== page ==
Financial Times Asia boss: media agencies are still obsessed by volume, not by data

Angela MackayThe Asia head of the Financial Times has said that the famous pink paper is still wary of automated trading – because it could devalue its content.

Angela Mackay, FT Asia’s managing director, also said that print “has a future” and the media owner is working on plans to return its paper operations to profit this year by increasing its cover price.

“We think that print really has got a future at the FT,” she said.

“Just under 300,000 people pay for our paper every day,” said Mackay, who was speaking at the AdTech conference in Singapore.

However, last year the title reached a tipping point in digital – the FT now has more digital subscribers than print, with 304,000 digital compared to 298,000 print subscribers.

“Raising our cover price has been controversial. But by next year, we want all of our print sites to break even and be in profit,” said the former journalist, who has been with the FT for a decade.

The most effective marketing tool the paper has is its colour – the famous pink, she said. “The pink paper is the strongest marketing tool we have globally, and it promotes our digital offering and helps keep it from slipping into the ether.”

On automated media trading, Mackay said that thought testing had been done in the area, the jury was still out on whether or not it would work for the brand.

“We’ve got an open mind. What we don’t want to happen is the pricing to go through the floor. We want a pricing floor we can be proud of, and ensure our content is not undersold.”

“My reservation is that we don’t get a big enough slice of the pie. There are a lot of people in this space trying to make a living. By the time it gets to our slice, will we have starved to death?”

Testing in automated trading will continue over the next six to 12 months, she said.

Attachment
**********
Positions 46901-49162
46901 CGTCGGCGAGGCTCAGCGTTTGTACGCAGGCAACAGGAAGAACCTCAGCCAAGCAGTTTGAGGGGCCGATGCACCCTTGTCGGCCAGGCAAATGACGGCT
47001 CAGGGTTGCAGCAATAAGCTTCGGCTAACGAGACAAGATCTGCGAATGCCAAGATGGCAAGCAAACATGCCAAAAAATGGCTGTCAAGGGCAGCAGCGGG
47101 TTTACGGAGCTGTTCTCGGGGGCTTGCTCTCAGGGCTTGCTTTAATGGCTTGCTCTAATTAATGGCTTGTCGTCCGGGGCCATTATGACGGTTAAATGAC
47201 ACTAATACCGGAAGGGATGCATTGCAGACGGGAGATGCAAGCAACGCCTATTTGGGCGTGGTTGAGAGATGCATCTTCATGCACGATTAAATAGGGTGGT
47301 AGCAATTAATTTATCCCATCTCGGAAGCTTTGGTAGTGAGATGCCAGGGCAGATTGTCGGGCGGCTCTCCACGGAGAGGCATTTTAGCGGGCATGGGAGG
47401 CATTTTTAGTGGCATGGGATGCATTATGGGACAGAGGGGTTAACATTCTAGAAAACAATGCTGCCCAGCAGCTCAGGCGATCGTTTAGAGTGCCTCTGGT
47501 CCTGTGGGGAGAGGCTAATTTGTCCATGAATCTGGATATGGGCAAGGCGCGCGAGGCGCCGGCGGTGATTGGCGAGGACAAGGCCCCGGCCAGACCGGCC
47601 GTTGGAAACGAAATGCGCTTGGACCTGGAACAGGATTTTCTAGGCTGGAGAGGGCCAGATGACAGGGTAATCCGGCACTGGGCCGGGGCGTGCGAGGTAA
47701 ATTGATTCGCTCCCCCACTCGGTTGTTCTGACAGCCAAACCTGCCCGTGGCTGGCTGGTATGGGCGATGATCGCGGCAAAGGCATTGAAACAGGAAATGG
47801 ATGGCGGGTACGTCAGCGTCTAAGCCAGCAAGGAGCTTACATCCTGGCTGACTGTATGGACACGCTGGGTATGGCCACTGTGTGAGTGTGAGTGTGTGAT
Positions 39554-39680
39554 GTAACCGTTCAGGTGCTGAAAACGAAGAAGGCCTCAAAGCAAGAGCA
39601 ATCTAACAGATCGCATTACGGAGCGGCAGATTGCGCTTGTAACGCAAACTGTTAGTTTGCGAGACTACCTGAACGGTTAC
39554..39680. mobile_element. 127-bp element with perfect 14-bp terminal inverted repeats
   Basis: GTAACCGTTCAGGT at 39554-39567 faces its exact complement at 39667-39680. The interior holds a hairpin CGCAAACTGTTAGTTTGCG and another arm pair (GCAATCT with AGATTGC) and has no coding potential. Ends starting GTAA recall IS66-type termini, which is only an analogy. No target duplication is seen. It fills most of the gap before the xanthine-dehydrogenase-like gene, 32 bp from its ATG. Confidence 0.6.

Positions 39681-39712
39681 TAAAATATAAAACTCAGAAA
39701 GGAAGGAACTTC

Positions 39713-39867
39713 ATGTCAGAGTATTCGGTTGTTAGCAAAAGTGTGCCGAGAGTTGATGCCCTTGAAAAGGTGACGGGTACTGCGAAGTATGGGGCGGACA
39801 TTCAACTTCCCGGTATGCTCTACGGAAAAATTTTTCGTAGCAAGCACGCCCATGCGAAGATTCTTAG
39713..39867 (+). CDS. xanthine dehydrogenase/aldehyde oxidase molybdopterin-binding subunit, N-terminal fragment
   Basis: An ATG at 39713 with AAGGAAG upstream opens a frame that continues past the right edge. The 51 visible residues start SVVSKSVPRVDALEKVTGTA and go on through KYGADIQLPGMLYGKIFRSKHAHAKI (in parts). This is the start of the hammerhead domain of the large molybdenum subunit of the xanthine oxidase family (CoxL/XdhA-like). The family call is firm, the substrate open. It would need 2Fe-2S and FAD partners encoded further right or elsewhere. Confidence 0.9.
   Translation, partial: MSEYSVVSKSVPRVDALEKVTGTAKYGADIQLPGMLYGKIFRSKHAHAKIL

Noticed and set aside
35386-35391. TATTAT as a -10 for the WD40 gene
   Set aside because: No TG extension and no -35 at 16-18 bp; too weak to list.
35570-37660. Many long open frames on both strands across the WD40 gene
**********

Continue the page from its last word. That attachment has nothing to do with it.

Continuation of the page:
Mackay bemoaned the loss of revenue and data to third party sites such as Factiva and Lexus Nexus, which prompted the launch of a corporate license business-to-business model.

“Why should they get our data and our revenue? Readers can still access our data and our product through third parties,” she said.

The launch of the FT’s HTML web app 2.0 has been a “critical fork in the road” to bring in new revenue and shore up company data, she said.

These corporate licenses are the backbone of the FT’s B2B business now, she added.

“There is so much hidden value in data. When I joined the FT ten years ago, we had no data scientists. They were working purely on slicing and dicing media research.”

“Now they’re at the heart of everything we do. They’re the DNA of our business. We crack codes to sell content and advertising,” she said.

“Media agencies are still obsessed by volume, they’re not impressed by data analytics,” she said.

Talking about the FT’s Chinese language website,, Mackay said that the title has amassed 2m digital users through online and mobile channels, and is looking to launch a subscription service in 2014.

“We weren’t able to bring the paper in, so we brought in a website,” she said.

“As we’ve become more sophisticated, so has China. The Chinese authorities have become more sophisticated at how they look at content on foreign owned sites. They block individual stories, rather than the entire site.”


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